In the Dublin suburb of Phibsboro there is a cafe, which, on the basis of its website, looks to be really charming. Bang Bang is a greengrocer and deli with “top coffee”.
The hipster venue, run by a brother and sister, was named after a famous Dublin character whose real name was Thomas Dudley. In a video on their website the pair, Daniel and Grace, come across as lovely people with wonderful ideas of what a local business should be, looking at collective and community interest.
Their aim is to have a “net positive impact on the area”. Making money is not a top priority, just enough to live on, they say. They raise money for charity and for people in Direct Provision. For them it is about “people looking after each other, a sense of community and that the State is looking after people.” They even have their own podcast.
They stock everything from vintage clothes to locally sourced products – favouring “localisation over globalisation”. On the “An Siopa” section there is a small selection of items you can buy including tote bags. One of those, in black and white, has the message “F**k Fine Gael. F**k Fianna Fail”.
That message, a little less crudely, but certainly quite powerfully, came through in our February general election in terms of the point delivered to our two main, and mainstream, political parties. The upending of politics as we had known it for so long had been signalled for some time in advance, but this forceful kick to the system was still quite the surprise when it happened. We had seen the way the wind was blowing with the global environment movement Extinction Rebellion.
The increasing polarisation caused by Brexit in the UK, and Trump in the US, did not leave us unaffected. Now the magnificently powerful Black Lives Matter protests form another part of the political protest movement.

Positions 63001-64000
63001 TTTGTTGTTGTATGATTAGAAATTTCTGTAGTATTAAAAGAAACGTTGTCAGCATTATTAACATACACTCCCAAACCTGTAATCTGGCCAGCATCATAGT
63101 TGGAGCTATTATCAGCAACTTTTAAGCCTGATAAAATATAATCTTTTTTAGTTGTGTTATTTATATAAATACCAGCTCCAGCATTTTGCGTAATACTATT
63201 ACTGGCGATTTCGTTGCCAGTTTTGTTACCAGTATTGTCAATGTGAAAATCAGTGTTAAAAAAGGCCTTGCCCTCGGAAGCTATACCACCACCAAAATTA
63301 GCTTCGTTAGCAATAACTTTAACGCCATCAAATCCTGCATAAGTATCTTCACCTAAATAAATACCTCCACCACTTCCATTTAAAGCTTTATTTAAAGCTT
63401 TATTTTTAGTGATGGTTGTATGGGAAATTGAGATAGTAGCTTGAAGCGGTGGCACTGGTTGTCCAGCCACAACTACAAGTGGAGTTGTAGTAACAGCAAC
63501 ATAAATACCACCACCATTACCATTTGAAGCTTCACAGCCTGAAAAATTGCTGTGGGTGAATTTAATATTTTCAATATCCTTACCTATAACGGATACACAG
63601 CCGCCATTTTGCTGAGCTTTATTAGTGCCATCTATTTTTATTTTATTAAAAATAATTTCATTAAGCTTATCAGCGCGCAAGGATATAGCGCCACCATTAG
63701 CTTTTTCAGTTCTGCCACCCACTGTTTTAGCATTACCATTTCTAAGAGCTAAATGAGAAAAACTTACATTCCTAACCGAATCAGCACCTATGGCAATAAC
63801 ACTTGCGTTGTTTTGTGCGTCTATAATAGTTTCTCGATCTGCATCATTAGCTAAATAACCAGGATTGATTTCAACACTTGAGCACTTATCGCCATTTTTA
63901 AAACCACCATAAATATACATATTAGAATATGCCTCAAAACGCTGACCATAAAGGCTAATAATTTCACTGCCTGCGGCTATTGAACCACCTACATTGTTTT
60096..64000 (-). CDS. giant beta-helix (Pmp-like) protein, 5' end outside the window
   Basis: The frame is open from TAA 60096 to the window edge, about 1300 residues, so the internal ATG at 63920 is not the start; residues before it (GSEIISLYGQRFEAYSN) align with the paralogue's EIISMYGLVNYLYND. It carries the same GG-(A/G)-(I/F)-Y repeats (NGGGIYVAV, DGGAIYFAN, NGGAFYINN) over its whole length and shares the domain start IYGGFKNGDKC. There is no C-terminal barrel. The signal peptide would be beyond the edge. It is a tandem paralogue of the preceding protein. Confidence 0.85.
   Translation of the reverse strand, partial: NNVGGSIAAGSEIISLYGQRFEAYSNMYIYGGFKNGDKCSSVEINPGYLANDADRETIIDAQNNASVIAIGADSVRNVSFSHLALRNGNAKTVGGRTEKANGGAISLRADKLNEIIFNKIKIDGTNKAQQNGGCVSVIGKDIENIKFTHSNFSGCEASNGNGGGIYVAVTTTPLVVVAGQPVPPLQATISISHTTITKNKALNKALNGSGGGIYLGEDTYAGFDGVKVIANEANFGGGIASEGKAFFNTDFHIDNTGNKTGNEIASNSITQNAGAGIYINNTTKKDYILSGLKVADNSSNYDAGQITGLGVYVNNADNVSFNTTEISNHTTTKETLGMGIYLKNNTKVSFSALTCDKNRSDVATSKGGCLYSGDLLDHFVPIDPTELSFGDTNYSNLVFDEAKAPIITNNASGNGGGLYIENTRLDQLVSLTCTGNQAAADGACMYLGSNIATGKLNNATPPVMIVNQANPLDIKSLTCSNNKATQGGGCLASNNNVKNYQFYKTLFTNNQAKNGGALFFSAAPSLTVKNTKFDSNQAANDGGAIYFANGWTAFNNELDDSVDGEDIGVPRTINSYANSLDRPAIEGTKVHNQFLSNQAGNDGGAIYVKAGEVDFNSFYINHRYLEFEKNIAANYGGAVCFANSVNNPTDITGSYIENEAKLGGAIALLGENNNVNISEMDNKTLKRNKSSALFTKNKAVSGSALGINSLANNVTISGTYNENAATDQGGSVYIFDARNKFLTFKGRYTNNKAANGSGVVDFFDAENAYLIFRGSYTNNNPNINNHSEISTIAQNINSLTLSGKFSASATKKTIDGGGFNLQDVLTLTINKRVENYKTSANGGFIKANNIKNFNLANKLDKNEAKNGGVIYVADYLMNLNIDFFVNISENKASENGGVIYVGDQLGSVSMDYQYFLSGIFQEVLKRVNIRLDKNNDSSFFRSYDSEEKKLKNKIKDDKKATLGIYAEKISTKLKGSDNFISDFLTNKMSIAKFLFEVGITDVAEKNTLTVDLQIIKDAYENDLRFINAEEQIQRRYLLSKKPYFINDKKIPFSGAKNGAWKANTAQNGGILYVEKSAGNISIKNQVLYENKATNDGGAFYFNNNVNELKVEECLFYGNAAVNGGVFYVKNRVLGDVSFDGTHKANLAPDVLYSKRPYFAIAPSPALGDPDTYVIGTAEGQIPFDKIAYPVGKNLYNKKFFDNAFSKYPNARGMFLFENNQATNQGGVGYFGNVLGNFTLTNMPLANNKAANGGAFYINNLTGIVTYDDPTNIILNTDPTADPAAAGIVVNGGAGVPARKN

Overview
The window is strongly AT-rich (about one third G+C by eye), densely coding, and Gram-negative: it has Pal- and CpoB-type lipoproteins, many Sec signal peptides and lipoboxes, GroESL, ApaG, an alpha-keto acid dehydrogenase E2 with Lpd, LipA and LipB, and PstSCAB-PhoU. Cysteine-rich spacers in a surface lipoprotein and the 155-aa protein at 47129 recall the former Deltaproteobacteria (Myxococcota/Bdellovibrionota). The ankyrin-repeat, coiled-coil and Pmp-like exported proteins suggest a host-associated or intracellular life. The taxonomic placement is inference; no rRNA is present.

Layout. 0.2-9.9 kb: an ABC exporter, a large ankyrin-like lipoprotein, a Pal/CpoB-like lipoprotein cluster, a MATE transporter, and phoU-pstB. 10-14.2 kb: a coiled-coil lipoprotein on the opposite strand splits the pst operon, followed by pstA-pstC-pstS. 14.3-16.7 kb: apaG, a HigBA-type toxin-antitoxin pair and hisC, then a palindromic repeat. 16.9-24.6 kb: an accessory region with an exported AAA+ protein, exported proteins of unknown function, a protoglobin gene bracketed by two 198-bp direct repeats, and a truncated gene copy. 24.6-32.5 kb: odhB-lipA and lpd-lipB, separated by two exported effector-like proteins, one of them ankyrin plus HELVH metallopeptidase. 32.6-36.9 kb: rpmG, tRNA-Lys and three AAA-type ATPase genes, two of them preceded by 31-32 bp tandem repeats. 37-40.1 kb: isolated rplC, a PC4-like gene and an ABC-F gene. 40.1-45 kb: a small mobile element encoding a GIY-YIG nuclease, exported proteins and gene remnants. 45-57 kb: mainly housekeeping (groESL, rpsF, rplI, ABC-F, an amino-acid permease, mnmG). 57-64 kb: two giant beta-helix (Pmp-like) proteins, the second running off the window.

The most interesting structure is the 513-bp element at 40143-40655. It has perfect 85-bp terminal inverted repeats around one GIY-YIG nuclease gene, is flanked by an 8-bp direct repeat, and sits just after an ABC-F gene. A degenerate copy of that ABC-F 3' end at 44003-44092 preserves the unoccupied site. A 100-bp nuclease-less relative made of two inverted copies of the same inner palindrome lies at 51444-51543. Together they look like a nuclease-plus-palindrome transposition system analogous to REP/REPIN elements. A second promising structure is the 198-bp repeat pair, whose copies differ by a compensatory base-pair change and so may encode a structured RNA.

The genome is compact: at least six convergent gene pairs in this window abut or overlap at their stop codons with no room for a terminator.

Back to our general election. After running a very impressive campaign Sinn Fein were the undoubted winners in February. This was on the back of voters, many of them young, feeling utterly disenfranchised in terms of ever being fully functioning members of society, owning their own homes or availing of a proper health service. The other party to avail of that protest vote was the Greens.
In the four months since we all cast our votes the world has changed in a way we could never have imagined. As I type Beijing has been placed back into a form of lockdown as dozens of new coronavirus cases emerged. In the US Anthony Fauci, director of the National Institute of Allergy and Infectious Diseases, called on certain states to move aggressively to prevent recent increases in cases from turning into “a real surge”.
Previously Covid free New Zealand is struggling with tracing two arrivals from the UK who have reintroduced the virus to the country.
Back at home it is not that we do not need more houses – we do, just as urgently as ever. Neither does it mean a reformed health service is less of a priority – in fact it has never been more so, as we discovered in recent months.